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Letter from William W. Boyer to MLK

Friday, February 2, 1968
Kansas (KS)

This Letter from William W. Boyer, Chairman of the Convocations Committee, to Dr. King informs Dr. King the transcription of his "Future of Integration" speech to the Kansas State University academic community has arrived. A copy of the transcription will be published in Issues 1968.
This enclosed transcription of his speech addresses many varied issues affecting American society.

Letter from Thomas Elliott Huntley to MLK

Sunday, November 1, 1964
Missouri (MO), Atlanta, GA

Thomas Elliott Huntley, member of the Minnesota House of Representatives, congratulates Dr. King on being the recipient of the 1964 Nobel Peace Prize.

Letter from Hosea Williams to MLK

Wednesday, December 13, 1967
Atlanta, GA, Georgia (GA)

Hosea Williams submits his resignation as a staff member of the SCLC. He also requests a meeting with the Steering Committee and Dr. King to discuss unfinished items related to the SCLC.

MLK Addresses the Atlanta Press Club

Wednesday, November 10, 1965
Atlanta, GA, Alabama (AL), Selma, AL, Montgomery, AL

Dr. King discusses the struggle for racial justice and the concept of goodwill with the Atlanta Press Club. He stresses that any opposition in the fight for equality will inevitably fail in the face of a unified effort across America.

Letter from Mrs. Charles Wilkinson to MLK

Friday, April 16, 1965
Illinois (IL), Selma, AL, Alabama (AL)

The Southern Christian Leadership Conference Fund Committee of Aurora, Illinois sends $1,020 to help provide food, clothing and medicine for needy citizens in Selma, Alabama.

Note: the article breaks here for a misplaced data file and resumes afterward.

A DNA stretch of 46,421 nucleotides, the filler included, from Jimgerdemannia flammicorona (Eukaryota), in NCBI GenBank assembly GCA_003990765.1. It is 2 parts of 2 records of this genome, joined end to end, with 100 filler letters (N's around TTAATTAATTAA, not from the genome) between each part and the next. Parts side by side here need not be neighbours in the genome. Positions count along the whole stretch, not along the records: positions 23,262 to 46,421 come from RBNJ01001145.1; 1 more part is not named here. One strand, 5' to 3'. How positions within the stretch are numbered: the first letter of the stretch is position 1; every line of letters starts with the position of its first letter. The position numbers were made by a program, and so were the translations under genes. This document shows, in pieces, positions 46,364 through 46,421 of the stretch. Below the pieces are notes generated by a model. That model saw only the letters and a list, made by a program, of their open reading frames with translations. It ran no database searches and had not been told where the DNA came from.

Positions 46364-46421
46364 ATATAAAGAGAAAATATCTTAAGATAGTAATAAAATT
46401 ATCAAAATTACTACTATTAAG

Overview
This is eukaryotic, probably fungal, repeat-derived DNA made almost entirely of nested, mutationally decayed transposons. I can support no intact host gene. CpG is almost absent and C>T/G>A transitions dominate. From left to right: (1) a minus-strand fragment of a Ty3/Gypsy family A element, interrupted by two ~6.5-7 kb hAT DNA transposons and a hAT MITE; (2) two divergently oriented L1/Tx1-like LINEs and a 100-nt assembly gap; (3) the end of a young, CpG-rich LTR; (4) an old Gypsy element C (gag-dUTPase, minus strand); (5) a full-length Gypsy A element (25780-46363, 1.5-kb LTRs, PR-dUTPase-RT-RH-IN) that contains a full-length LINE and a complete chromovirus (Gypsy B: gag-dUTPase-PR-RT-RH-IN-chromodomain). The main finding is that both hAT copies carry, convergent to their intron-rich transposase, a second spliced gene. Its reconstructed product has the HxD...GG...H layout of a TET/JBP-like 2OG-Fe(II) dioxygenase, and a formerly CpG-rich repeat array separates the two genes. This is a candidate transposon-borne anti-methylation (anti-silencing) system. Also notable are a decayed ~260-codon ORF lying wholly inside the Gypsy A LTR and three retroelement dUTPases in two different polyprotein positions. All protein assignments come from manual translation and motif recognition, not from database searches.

Letter from Dora McDonald to Dick Smyth

Tuesday, March 26, 1963
CANADA, Detroit, MI

Dora McDonald informs Dick Smyth that Dr. King is unable to accept the speaking engagement at the moment but they will contact him once Dr. King has an engagement in the area.

Letter to Miss Dora McDonald

Wednesday, February 24, 1965
New York (NY), Atlanta, GA, New York, NY

This letter includes a $500 check from Mr. Sidney Emerman and a copy of two letters between the author and Emerman. Additionally, the author encloses two checks totaling $435 from Mr. Clifford Joseph who donated proceeds from Christmas cards that he designed and printed.

Ritschl

Dr. King outlines Albrecht Ritschl's views on the church, theology and philosophy.

Letter from Joan Daves to MLK

Tuesday, September 8, 1964
London, England, New York, NY, New York (NY)

This letter from Ms. Daves to Dr. King features requests regarding his itinerary for his trip to England.

Western Union Telegram from Willie Bascomb to Dr. King

Wednesday, September 24, 1958
Alabama (AL), Montgomery, AL, New York (NY), New York, NY